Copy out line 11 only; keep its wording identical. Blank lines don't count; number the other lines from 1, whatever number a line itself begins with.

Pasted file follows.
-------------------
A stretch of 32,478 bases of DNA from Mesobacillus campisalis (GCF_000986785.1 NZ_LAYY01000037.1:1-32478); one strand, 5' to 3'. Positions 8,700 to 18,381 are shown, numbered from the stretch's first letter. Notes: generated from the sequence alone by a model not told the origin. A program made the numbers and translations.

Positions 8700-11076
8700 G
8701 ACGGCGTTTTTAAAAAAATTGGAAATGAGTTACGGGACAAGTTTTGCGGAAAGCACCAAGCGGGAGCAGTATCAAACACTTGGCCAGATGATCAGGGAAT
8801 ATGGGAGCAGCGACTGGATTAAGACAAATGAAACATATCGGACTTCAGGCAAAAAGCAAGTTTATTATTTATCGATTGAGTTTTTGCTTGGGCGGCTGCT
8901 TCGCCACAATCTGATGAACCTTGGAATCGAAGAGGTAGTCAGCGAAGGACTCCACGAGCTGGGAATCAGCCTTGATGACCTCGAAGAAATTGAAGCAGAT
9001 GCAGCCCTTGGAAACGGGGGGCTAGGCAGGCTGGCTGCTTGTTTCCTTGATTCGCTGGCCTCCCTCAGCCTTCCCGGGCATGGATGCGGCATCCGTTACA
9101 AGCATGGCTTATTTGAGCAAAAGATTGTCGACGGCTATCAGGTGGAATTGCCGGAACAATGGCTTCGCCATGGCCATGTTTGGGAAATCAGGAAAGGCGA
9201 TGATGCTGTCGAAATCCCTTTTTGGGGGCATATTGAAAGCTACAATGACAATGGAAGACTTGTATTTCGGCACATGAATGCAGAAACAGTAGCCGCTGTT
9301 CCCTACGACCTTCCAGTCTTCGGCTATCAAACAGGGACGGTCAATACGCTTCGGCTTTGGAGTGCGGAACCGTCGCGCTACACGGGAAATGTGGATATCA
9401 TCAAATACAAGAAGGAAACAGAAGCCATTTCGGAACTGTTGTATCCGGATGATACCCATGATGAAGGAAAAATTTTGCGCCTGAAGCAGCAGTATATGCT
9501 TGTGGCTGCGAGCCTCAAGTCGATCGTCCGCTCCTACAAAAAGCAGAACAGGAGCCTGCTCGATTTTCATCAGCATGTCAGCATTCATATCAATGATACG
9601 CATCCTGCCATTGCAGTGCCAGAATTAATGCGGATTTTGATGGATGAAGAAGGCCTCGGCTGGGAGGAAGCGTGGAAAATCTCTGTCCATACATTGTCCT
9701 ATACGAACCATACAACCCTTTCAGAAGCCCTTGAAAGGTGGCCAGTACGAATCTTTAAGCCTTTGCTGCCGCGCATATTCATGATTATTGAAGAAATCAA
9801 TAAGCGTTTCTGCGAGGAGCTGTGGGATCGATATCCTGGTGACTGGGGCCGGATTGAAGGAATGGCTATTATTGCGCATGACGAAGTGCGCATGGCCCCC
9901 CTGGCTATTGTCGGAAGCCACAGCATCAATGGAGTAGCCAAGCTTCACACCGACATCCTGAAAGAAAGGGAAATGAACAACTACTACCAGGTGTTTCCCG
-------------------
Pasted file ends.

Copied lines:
9401 TCAAATACAAGAAGGAAACAGAAGCCATTTCGGAACTGTTGTATCCGGATGATACCCATGATGAAGGAAAAATTTTGCGCCTGAAGCAGCAGTATATGCT